c.2024, Moment of Life Books/Flatiron Books
$24.99
192 pages

The envelope on the table is addressed to you.

It caught your attention because 鈥 who, besides politicians, utilities and creditors, sends anything in the mail these days? Still, it was a nice surprise, no matter what, like a throwback or something. And like the new book, “Dear Black Girls” by A’Ja Wilson, every letter means something.

From the time she was born until she was in fourth or fifth grade, A’Ja Wilson lived in a bubble. She didn’t know it; she was only a kid, just being herself with no worries. And then, right before one of her best friends was having a birthday party, Wilson learned that the girl’s dad “really [didn’t] like Black people.” Those few words shook Wilson’s dad, they made her mother quietly angry, and they made Wilson doubt herself for many years.

It was her first reminder: “You’re a girl.

Oh! And you’re a Black girl.

All right, good luck!”

With the help of her parents and her beloved grandmother, Wilson healed but she never forgot. She made sure to know her roots and her family’s story. She was dyslexic, so she struggled, tried to fit in, and grew taller than most boys, which didn’t help her self-esteem. Neither did the fact that at almost every point in her life, the color of her skin mattered in ways that it shouldn’t have mattered. That included her activity on a basketball court.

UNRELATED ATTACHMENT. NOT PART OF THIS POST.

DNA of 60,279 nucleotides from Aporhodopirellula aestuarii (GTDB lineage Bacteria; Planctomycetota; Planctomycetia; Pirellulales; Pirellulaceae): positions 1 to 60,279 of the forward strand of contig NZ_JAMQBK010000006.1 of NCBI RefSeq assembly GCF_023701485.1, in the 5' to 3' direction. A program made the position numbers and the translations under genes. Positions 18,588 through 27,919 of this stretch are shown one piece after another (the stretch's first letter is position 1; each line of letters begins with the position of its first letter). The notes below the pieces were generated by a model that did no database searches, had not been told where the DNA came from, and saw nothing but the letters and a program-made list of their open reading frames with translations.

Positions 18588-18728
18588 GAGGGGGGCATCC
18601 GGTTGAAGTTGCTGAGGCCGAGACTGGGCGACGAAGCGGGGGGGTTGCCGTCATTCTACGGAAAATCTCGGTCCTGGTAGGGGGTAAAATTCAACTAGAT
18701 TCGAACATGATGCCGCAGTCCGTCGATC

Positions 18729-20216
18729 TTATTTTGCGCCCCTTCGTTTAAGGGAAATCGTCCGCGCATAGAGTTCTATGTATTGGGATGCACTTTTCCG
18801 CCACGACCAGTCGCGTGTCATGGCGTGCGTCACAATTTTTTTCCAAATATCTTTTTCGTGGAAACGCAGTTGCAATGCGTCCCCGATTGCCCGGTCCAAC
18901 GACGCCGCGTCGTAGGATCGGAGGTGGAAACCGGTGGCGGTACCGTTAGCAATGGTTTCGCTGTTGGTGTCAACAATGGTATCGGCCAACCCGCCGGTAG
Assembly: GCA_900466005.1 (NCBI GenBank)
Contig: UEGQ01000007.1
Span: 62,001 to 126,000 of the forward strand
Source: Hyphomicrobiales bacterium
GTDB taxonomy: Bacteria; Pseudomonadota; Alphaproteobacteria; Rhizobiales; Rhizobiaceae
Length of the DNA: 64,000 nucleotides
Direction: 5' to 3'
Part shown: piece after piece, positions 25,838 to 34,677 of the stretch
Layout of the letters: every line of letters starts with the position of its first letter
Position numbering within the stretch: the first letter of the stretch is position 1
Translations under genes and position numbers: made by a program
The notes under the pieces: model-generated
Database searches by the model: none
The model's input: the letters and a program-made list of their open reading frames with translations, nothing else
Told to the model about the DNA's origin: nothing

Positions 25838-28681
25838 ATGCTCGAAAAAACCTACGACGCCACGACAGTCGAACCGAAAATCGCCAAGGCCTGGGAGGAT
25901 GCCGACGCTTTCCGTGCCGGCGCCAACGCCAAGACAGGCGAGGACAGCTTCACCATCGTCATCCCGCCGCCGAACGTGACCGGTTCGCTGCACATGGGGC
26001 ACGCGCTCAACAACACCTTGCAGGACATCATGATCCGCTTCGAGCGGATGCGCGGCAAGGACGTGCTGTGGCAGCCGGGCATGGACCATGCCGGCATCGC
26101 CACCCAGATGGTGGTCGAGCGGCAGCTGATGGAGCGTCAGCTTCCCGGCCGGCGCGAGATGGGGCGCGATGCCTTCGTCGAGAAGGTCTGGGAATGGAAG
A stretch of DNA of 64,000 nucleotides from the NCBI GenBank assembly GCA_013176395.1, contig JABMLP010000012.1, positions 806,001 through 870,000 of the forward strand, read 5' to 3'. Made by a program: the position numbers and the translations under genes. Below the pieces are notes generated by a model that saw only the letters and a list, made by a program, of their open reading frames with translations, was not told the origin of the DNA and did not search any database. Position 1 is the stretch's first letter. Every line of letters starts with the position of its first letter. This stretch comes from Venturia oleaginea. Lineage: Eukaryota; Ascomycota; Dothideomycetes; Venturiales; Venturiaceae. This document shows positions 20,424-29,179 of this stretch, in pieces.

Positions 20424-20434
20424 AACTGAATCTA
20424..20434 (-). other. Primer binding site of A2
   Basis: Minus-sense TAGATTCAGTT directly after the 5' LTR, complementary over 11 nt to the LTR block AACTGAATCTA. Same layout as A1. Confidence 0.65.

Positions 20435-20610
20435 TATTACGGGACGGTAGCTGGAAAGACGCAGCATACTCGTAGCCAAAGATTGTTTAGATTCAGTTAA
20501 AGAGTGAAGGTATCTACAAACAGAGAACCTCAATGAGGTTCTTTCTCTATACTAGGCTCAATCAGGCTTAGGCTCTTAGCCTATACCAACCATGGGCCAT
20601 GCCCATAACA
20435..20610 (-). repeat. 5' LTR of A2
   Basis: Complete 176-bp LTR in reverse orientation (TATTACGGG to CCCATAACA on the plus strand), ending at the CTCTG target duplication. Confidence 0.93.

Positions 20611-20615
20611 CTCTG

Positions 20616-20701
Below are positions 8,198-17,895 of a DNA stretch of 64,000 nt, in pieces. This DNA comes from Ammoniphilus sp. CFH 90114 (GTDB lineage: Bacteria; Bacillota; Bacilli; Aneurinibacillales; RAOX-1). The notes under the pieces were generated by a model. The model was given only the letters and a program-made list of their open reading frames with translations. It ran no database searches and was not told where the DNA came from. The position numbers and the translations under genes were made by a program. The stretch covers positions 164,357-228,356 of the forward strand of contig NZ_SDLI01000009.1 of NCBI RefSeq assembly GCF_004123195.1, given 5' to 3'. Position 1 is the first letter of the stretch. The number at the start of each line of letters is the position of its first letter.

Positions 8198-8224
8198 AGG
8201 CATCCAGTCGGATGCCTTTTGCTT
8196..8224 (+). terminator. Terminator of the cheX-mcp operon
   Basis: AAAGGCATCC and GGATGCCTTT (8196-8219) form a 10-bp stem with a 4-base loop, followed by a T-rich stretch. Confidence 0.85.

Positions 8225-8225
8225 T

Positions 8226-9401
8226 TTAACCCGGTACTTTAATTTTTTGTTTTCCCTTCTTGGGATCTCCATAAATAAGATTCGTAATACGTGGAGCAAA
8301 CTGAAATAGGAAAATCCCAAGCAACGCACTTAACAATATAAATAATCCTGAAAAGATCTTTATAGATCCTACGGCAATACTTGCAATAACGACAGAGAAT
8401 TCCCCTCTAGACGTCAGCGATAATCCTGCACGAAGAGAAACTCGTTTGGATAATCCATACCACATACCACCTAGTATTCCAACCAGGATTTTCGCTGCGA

Wilson was a young teen when her father first threw her a ball and she hated it, but by the time she graduated from high school, she’d found her way. She’d developed a good “Nonsense Detector.” She got some therapy (“Ain’t no shame in it”); she learned that when she did her best, there were still going to be haters; and she always remembers to be herself and to be a light for others.

Remember, she says, “You don’t have to be an WNBA player or a politician or a celebrity to have an impact on someone.”

So will you learn a thing or two by reading “Dear Black Girls”?

Yes and no. In her short introduction, author A’Ja Wilson says that this “is not a self-help book,” that it’s just “a diary of somebody 鈥 who looks like you 鈥” Eh, that’s nothing new but despite her protests, “Dear Black Girls” is helpful. You just have to be ready for it.

That’s not hard; Wilson, a two-time WNBA MVP, tells her story with a flair for fun. She even tells the sad tales with exuberance, subtly letting readers know that it’s OK, she’s OK, and it’s all just part of her story. Her voice lets you know how much she enjoys life, even when she has tough things to deal with. It’s like hearing encouragement from the top bunk, or getting straight talk from a mentor.

While it might seem to be a book for teenagers only, “Dear Black Girls” would also be a great resource for younger adults. Take a look, see if it doesn’t get your stamp of approval.

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